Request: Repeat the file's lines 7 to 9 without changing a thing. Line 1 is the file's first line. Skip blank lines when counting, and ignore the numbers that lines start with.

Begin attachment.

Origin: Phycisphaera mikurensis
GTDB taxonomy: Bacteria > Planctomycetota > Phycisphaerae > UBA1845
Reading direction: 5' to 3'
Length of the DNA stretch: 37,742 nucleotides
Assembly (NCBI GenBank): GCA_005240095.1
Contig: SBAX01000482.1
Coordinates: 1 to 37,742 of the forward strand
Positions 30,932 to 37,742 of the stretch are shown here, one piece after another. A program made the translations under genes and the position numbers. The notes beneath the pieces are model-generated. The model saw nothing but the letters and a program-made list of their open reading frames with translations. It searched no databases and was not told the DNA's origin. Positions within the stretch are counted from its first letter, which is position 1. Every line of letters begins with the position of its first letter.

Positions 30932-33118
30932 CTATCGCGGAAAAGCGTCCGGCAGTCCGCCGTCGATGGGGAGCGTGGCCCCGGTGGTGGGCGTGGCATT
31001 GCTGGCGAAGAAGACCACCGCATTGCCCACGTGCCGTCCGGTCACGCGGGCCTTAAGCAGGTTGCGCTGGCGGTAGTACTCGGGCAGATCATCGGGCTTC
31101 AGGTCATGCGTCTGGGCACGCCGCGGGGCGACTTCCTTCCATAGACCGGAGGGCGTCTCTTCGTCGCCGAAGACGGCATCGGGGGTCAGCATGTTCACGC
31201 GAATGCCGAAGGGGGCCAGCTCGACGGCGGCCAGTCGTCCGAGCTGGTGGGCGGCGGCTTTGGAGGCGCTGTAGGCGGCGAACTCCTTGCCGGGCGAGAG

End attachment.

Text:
Coordinates: 1 to 37,742 of the forward strand
Positions 30,932 to 37,742 of the stretch are shown here, one piece after another. A program made the translations under genes and the position numbers. The notes beneath the pieces are model-generated. The model saw nothing but the letters and a program-made list of their open reading frames with translations. It searched no databases and was not told the DNA's origin. Positions within the stretch are counted from its first letter, which is position 1. Every line of letters begins with the position of its first letter.

Positions 30932-33118